The United Arab Emirates dirham was introduced December 1971. It replaced the Qatar and Dubai riyal at par. The Qatar and Dubai riyal had circulated since 1966 in all of the emirates except Abu Dhabi, where the dirham replaced the Bahraini dinar at 1 dirham = 0.1 dinar. Before 1966, all the emirates that were to form the UAE used the Gulf rupee. As in Qatar, the emirates briefly adopted the Saudi riyal during the transition from the Gulf rupee to the Qatar and Dubai riyal. On January 28, 1978, the dirham was officially pegged to the IMF's Special Drawing Rights (SDRs). In practice, it is pegged to the U.S. dollar for most of the time. Since November 1997, the dirham has been pegged to the 1 U.S. dollar = 3.6725 dirhams, which translates to approximately 1 dirham = 0.272294 dollar. The name Dirham derives from the Greek word Drachmae, literally meaning "handful", through Latin. Due to centuries of old trade and usage of the currency, dirham survived through the Ottoman regime. RELIGION : Islam is the largest and the official state religion of the UAE, though the government follows a policy of tolerance toward other religions and rarely interferes in the activities of nonMuslims. However, it is illegal in the UAE to spread the ideas of any religion apart from Islam through any form of media as it is considered a form of proselytizing. There are approximately 31 churches throughout the country and one Hindu temple in the region of Bur Dubai. Based on the Ministry of Economy census in 2005, 76% of the total population was Muslim, 9% Christian, and 15% other (mainly Hindu). Census figures do not take into account the many "temporary" visitors and workers while also counting Baha'is and Druze as Muslim. Non-Islamic religions are mainly followed by foreigners or expatriates. As the majority of the population are non-citizens, of the citizens 85% are Sunni Muslim while 15% are Shi'a Muslims. Omani immigrants are mostly Ibadi, while Sufi influences exist too. CULTURE: The United Arab Emirates has a diverse and multicultural society. The country's cultural imprint as a small, ethnically homogenous pearling community was changed with the arrival of other ethnic groups and nationalsfirst by the Iranians in the early 1900s, and later by Indians and Pakistanis in the 1960s. Despite the diversity of the population, only minor and infrequent episodes of ethnic tensions have been reported in the country. Major holidays in Dubai include Eid al Fitr, which marks the end of Ramadan, and National Day (2 December), which marks the formation of the United Arab Emirates. Emirati culture mainly revolves around the religion of Islam and traditional Arab, and Bedouin culture. The influence of Islamic and Arab culture on the region's architecture, music, attire, cuisine and lifestyle are very prominent as well. Five times every day, Muslims are called to prayer from the minarets of mosques which are scattered around the country.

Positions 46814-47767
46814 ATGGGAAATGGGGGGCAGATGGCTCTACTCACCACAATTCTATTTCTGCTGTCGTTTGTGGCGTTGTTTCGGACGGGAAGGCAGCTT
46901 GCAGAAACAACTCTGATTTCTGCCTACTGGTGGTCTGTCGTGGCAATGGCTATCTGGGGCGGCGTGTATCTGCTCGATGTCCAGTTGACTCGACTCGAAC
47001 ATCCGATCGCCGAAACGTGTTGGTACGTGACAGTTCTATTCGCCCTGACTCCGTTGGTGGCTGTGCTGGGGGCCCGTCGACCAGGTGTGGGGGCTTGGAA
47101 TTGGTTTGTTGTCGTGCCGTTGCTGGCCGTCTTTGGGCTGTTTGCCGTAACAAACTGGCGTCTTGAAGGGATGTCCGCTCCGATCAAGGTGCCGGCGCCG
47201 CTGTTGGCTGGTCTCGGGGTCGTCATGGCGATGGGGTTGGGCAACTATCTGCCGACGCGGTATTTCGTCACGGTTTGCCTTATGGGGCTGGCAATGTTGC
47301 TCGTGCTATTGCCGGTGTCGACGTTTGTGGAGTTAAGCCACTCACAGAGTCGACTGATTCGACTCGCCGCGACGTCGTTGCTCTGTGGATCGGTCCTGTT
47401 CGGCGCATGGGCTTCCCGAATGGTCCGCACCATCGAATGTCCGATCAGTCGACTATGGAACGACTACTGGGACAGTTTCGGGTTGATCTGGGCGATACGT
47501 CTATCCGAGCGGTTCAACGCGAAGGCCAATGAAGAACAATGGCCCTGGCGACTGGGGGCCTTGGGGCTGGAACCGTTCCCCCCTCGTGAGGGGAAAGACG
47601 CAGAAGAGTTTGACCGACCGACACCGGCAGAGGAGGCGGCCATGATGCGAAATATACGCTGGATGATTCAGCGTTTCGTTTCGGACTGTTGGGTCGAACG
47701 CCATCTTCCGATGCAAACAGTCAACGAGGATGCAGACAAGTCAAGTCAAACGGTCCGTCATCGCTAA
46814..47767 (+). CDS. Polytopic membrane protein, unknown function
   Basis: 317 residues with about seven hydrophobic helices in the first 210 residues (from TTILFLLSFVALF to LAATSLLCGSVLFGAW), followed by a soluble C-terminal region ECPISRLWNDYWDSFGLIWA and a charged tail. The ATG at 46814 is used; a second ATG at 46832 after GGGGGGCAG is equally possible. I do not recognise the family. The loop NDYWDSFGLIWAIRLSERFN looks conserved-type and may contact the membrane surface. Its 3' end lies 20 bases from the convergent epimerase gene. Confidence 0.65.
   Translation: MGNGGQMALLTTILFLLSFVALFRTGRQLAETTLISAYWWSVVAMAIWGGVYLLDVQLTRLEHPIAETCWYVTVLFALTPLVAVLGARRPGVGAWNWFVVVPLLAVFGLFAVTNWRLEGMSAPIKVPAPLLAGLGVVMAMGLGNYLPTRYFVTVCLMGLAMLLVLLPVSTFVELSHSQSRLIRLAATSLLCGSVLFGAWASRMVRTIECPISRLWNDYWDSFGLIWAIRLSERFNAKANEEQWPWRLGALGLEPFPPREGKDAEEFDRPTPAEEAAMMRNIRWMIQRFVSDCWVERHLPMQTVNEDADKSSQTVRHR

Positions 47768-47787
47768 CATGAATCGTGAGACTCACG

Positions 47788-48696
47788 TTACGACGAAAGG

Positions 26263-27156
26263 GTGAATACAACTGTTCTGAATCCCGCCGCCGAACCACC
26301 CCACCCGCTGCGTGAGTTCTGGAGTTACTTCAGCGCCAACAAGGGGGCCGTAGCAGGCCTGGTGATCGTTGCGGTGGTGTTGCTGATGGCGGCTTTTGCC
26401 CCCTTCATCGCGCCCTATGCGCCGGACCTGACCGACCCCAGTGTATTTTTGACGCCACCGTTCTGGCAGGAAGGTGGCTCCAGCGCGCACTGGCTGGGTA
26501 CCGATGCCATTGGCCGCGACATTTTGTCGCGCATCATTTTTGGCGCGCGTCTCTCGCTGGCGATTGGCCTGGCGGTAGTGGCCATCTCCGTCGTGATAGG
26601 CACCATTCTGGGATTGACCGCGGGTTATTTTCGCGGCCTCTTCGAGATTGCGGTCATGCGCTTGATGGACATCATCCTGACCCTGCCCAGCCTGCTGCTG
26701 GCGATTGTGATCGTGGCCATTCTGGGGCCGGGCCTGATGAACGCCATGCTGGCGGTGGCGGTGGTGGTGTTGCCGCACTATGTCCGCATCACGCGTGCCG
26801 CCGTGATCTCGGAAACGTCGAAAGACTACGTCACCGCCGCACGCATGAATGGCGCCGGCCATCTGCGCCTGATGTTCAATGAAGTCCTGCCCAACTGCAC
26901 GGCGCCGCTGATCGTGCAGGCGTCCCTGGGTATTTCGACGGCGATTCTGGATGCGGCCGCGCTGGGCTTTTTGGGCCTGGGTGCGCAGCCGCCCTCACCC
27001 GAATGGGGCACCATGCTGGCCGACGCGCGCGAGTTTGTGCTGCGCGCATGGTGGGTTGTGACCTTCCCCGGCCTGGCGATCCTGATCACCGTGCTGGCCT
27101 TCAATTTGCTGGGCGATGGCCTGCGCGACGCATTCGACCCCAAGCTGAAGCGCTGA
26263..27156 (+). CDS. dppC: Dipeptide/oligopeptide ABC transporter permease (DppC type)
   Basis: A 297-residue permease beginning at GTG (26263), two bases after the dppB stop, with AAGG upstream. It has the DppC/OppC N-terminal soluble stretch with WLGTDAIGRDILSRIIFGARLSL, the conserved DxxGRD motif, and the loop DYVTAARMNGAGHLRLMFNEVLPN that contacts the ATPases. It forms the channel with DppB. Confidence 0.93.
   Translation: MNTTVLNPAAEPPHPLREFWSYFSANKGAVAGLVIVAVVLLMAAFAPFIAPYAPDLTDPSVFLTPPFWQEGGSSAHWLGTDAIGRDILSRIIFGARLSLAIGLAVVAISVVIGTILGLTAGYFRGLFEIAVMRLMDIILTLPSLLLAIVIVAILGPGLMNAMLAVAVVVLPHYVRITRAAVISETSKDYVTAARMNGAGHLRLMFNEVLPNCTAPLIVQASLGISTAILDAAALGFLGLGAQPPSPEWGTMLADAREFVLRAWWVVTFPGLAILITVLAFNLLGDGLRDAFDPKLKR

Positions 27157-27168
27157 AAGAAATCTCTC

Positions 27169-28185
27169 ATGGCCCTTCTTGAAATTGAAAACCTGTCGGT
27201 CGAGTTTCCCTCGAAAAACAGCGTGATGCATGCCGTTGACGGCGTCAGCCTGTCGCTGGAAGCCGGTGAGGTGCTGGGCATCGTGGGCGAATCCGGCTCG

Since 2006, the weekend has been Friday-Saturday, as a compromise between Friday's holiness to Muslims and the Western weekend of Saturday-Sunday. This unique socioeconomic development in the Persian Gulf has meant that the UAE is relatively liberal. While Islam is the main religion, the UAE has been known for its tolerant practices. Christian churches can be found alongside mosques and this courtesy has seemingly been extended to Hinduism and Sikhism as there is a place tucked away inside a residential style building which houses a Hindu temple and a Sikh gurudwara. There is evidently no persecution of Hindus or Sikhs which is why it is home to several communities that have faced persecution elsewhere, who are now contributing to the cosmopolitan atmosphere. There are a variety of Asian-influenced schools, cultural centers and restaurants. Increasing numbers of European centers, schools, and restaurants can also be seen in the UAE. CLIMATE: The climate of the U.A.E is subtropical-arid with hot summers and warm winters. The hottest months are July and August, when average maximum temperatures reach above 40 C (104.0 F) on the coastal plain. In the Al Hajar Mountains, temperatures are considerably lower, a result of increased altitude. Average minimum temperatures in January and February are between 10 and 14 C (50 and 57.2 F). During the late summer months, a humid southeastern wind known as Sharqi (i.e. "Easterner") makes the coastal region especially unpleasant. The average annual rainfall in the coastal area is less than 120 mm (4.7 in), but in some mountainous areas annual rainfall often reaches 350 mm (13.8 in). Rain in the coastal region falls in short, torrential bursts during the summer months, sometimes resulting in floods in ordinarily dry wadi beds. The region is prone to occasional, violent dust storms, which can severely reduce visibility. The Jebel Jais mountain cluster in Ras alKhaimah has experienced snow only twice since records began.